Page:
Czech Prime Minister Andrej Babiš is the subject of political attacks, and Hungary expresses its solidarity with its “partner and friend from the Visegrad Group,” said Hungarian Foreign Minister Péter Szijjártó on Thursday, commenting on Babiš’s alleged conflict of interest due to the collection of EU subsidies by Agrofert, the Czech conglomerate he founded.
“It is nothing new under the sun that there is an attempt to destroy Andrej Babiš politically,” Szijjártó said in reply to a question about the criticism of the Czech prime minister.
Some EU politicians have accused Babiš of conflict of interest, saying he unlawfully received EU subsidies for Agrofert; the Czech prime minister put his assets, including those of the holding company Agrofert, into two trusts back in 2017.
Szijjártó stated that the political attacks on Babiš lack any legal basis and that they began clearly because Babiš “loudly goes against” the main liberal current and defends his nation’s interests. He also noted that Hungary is regularly the target of similar attacks.
On Wednesday, the European Parliament discussed the results of the European Commission’s audit, according to which the prime minister of the Czech Republic does have a conflict of interest since he continues to control Agrofert via the trusts. Therefore, according to Brussels, any companies held by Agrofert are not entitled to subsidies from EU structural funds.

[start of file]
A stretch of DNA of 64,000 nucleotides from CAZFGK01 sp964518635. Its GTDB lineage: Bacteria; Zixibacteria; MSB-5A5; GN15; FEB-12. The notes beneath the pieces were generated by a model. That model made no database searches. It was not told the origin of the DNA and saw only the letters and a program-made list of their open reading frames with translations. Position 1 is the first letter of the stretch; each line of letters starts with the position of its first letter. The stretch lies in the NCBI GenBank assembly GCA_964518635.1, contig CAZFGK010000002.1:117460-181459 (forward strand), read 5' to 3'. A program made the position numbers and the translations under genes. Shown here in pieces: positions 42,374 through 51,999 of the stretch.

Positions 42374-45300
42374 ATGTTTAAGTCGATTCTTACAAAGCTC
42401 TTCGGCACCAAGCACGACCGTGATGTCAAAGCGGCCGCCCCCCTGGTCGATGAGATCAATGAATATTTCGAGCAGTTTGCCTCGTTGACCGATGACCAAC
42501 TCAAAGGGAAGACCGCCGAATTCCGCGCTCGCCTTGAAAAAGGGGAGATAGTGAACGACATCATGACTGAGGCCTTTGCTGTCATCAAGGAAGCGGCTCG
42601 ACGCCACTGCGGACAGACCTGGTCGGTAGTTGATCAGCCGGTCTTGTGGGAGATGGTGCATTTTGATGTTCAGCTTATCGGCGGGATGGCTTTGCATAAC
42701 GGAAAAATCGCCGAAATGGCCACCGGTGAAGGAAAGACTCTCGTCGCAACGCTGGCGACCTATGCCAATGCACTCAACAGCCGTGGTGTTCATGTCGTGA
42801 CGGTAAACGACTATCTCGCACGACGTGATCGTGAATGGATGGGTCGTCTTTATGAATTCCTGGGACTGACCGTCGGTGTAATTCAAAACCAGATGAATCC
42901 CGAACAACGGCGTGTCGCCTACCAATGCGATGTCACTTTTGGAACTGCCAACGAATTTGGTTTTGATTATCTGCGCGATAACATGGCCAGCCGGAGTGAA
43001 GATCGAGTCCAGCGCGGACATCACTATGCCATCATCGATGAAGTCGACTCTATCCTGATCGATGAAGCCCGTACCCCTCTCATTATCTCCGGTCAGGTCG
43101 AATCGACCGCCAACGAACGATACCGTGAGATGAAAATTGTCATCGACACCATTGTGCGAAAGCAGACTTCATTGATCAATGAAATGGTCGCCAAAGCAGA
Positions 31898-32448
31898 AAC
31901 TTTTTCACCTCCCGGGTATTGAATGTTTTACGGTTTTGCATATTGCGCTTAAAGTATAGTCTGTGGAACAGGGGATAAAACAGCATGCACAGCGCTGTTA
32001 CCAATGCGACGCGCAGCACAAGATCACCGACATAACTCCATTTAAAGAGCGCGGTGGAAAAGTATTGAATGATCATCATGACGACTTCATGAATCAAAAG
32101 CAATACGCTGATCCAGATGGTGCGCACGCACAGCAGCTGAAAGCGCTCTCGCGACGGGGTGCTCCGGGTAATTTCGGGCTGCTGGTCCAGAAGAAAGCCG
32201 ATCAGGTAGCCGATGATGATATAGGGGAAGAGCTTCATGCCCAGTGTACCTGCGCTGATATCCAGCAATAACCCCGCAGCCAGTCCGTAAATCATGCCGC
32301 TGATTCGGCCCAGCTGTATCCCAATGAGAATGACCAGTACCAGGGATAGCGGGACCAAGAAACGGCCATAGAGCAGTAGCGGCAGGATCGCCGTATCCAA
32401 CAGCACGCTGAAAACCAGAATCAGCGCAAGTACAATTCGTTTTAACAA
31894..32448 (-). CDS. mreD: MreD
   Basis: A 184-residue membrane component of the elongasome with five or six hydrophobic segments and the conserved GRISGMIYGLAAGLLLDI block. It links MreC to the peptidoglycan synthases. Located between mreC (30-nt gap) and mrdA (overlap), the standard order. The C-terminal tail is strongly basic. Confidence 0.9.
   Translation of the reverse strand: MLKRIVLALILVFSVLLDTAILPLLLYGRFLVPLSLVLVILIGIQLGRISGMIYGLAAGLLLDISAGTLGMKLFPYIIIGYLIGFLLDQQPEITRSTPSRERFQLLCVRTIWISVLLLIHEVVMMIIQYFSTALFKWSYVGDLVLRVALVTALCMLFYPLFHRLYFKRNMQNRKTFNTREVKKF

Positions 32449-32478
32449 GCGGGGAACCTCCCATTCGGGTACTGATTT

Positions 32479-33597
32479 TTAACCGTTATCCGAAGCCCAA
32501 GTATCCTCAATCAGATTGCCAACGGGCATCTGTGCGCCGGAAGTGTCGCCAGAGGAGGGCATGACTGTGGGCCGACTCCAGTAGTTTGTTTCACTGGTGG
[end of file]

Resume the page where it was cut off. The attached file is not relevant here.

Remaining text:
Babiš denies the accusation and claims that by transferring his assets to the trusts, he was complying with Czech law. The Czech government has a similar position.
The EU’s Budget and Administration Commissioner Johannes Hahn said during the debate that the EC wants to introduce new ways to protect the EU budget from conflicts of interest. He wants to use a rule that would tie the drawing of EU money to the observance of the rule of law as well as other regulations. Most MEPs called on the Commission to be more active, with some bringing up the suspension of agricultural subsidies, which Agrofert continues to receive.
According to Monika Hohlmeier, chair of the budget control committee, there are “oligarchic structures” in the Czech Republic that benefit from European and state subsidies. According to her, the Commission and member states should find a more effective way to protect the budget and prevent subsidies from being paid by each nation’s taxpayers in the case that Brussels withdraws its financial contributions.
Title image: Hungarian Foreign Minister Peter Szijjártó talks to the media during a joint news conference with his North Macedonian counterpart Bujar Osmani at the foreign ministry in Skopje, North Macedonia, Wednesday, May 12, 2021. (AP Photo/Boris Grdanoski)